A material which does not undergo elastic deformation is called Brittle material. For example, glass, block etc

When material deformed beyond the elastic limit it becomes plastic, means it will not regain its original shape even though it does not break. This type of deformation is called PLASTIC DEFORMATION

A Material which does not return to its original shape and size after deformation is called INELASTIC or PLASTIC material. E.g plastic bags, plastic utensils etc

Relationship between tension and extension of a loaded elastic material

This can be explained in Hooke’s law which states that:

“Within the elastic limit, the extension is directly proportional to the force applied”

OR

“Provided that the elastic limit of a body is not exceeded, the extension is directly proportional to the force applied”

Tension can be described as the force (F) transmitted within a string or rope or wire when it is stretched or elongated

Extension (e) is an excess length obtained after stretching a wire (rope or string)

Hooke’s law describes that when a force is applied to a material, the length of the material will keeps increasing in the same proportion as the force

If the limit of extension (elastic limit) is not reached, the material can return to its original shape and size after removing the applied force

But when the elastic limit is reached then the body will not return to its original shape and size even after the removal of the force applied

Mathematically Hooke’s law can be expressed as:

The SI unit of k is Newton per metre (N/m)

The area under the graph of proportionality of Load against extension gives the work done in stretching a spring, see the figure below

 

 

 

 

 

Therefore And the work done in stretching the spring is given by

The relationship between tension and extension of a loaded elastic material

can also be explained using the following graph

The graph of Tension against extension


.

 

 

 

Interpretation of the graph

Between point O and A (O – A)

The tension is direct proportional to extension. This was discovered by Hooke and finally he came with a law which called Hooke’s law.

At this stage, the body can regain its original shape and size if tension is removed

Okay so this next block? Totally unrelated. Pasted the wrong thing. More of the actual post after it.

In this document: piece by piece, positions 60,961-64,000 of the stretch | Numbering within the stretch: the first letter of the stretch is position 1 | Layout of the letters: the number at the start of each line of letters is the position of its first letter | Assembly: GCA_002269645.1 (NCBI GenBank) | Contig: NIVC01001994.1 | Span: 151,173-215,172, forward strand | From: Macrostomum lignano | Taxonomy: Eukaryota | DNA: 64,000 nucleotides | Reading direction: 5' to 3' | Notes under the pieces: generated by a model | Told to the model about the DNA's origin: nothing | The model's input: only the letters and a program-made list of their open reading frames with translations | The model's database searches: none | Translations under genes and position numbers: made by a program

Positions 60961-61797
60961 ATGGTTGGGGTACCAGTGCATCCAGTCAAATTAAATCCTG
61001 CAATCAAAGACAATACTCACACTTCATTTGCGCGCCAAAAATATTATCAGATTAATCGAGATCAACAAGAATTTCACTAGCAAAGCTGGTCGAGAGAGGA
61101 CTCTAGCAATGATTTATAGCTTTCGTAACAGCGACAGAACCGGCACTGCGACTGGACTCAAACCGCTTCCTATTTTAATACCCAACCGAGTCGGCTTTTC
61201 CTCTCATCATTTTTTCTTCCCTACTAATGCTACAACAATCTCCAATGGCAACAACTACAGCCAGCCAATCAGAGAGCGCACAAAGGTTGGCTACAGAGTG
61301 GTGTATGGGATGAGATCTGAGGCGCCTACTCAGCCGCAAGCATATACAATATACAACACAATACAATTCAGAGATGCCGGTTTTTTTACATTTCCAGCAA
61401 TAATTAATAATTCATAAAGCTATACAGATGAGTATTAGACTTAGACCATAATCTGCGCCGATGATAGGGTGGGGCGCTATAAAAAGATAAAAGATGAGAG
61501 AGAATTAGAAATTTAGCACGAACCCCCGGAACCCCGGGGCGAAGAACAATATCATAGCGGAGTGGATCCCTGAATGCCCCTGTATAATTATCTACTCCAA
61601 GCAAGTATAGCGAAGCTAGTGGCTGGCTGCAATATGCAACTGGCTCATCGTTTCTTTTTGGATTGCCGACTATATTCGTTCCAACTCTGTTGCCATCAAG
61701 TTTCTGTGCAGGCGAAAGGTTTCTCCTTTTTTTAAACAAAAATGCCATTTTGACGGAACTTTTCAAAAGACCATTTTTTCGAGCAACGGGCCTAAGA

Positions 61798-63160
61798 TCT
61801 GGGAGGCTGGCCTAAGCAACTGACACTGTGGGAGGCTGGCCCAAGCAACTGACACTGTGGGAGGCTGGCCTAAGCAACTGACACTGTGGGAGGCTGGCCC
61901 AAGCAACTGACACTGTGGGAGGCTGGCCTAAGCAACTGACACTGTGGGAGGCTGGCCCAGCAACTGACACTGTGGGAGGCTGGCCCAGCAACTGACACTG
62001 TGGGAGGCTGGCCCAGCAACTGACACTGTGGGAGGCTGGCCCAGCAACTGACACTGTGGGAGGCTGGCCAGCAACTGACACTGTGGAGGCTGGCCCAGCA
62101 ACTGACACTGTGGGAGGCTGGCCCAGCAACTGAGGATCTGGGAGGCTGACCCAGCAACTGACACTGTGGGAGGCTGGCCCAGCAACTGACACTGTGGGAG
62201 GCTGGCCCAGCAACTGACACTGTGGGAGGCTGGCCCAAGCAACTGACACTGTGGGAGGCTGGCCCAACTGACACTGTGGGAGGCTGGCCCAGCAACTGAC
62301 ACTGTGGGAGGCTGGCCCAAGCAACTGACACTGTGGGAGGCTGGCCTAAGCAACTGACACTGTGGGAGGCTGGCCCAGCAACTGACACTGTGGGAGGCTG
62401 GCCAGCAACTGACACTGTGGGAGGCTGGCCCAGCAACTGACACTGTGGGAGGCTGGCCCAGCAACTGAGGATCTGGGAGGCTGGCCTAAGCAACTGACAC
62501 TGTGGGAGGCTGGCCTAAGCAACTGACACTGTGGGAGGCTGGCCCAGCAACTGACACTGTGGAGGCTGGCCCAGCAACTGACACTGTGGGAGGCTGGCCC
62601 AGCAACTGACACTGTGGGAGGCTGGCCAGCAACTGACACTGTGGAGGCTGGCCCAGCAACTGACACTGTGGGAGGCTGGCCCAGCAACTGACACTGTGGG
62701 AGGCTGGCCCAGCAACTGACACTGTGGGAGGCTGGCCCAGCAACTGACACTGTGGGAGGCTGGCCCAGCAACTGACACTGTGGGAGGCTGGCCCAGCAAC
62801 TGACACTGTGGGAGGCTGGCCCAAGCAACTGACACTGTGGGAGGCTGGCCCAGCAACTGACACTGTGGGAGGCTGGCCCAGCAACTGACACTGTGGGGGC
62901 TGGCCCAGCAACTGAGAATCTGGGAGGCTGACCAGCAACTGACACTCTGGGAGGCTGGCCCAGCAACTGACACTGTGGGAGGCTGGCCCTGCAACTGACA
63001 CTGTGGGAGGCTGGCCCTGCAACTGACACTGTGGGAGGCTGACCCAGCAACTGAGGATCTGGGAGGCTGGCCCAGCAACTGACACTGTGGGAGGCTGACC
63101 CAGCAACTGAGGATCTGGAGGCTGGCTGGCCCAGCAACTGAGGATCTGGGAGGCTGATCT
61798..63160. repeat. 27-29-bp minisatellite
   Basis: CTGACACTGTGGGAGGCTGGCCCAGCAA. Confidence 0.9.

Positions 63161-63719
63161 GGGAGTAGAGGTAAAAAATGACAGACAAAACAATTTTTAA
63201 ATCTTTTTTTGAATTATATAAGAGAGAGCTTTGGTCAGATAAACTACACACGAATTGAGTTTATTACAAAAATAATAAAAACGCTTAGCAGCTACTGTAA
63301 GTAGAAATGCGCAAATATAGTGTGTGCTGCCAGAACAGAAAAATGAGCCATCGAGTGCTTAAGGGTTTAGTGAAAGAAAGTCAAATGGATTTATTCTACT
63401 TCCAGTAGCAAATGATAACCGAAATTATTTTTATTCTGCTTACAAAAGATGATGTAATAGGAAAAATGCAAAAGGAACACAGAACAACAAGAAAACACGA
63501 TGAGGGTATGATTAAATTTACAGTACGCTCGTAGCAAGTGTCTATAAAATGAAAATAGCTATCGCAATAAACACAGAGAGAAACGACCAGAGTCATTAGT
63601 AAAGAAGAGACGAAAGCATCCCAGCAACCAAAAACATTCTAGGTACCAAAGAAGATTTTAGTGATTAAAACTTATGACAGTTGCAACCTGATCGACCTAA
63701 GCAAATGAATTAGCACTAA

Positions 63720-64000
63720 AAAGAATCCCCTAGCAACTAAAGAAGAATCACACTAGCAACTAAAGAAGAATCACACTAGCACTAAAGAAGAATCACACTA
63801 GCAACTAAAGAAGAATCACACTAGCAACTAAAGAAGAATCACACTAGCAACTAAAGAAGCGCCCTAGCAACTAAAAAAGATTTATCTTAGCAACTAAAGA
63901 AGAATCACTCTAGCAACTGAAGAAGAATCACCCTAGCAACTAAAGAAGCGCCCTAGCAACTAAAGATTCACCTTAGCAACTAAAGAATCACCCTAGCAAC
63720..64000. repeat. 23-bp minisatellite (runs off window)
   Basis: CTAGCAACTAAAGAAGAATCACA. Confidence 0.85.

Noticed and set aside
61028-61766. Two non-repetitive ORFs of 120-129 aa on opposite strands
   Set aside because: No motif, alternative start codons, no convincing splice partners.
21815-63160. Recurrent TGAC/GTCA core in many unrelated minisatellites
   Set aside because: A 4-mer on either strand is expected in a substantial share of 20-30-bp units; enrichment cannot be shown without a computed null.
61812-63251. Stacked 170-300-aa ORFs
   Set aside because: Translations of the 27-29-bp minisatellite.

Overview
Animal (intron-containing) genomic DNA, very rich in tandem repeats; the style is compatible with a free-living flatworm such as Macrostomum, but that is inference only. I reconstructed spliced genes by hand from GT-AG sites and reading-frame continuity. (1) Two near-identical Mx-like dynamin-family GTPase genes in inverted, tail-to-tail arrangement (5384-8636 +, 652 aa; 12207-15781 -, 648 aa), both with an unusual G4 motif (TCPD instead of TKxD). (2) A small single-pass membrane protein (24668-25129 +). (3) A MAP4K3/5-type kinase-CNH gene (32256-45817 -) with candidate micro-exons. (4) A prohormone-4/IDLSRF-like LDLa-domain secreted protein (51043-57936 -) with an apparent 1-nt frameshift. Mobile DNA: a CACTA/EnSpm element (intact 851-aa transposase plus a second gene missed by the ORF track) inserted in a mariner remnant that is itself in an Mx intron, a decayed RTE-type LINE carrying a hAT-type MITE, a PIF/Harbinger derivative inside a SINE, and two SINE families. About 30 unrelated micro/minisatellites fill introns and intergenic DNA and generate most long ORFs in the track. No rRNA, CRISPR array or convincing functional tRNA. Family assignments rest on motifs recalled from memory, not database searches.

At point A

Point A is called the limit of proportionality or elastic limit

Between point A and B (A – B)

This is called the region of elastic. In this region a small force produces a large extension which is not directly proportional to the extension

Between point B and C (B – C)

This is known as the region of plastic deformation. At this region material will not return to its original shape and size when applied force (tension/load) is removed

Beyond point C

Beyond this point the body becomes thinner and ultimately break due to excessive application of force

Application of elasticity

At homes is applied in.

– Rubber gaskets that seal the refrigerator door

– Clothing

– Springs in furniture

– Rubber bands that holds things together

– Toys like balloons and balls

In transportation, elasticity may be applied in:

– Rubber tyres, hoses, belt and shock absorbing springs for car and trucks

– Aeroplane wings

– Supporting cables for bridges

In Industry, elasticity is applied in:

– Conveyor belts

– Measuring weight

– Steel beams used in constructions

– Insulation of vibration and sound

Surface Tension

Is the ability of a liquid surface to behave like a fully stretched elastic skin.

OR

Is a force present within the surface layer of a liquid that causes the layer to behave as an elastic sheet.

Causes of surface tension

Surface tension is the result of inter – molecular cohesive bonding among the molecules of a liquid.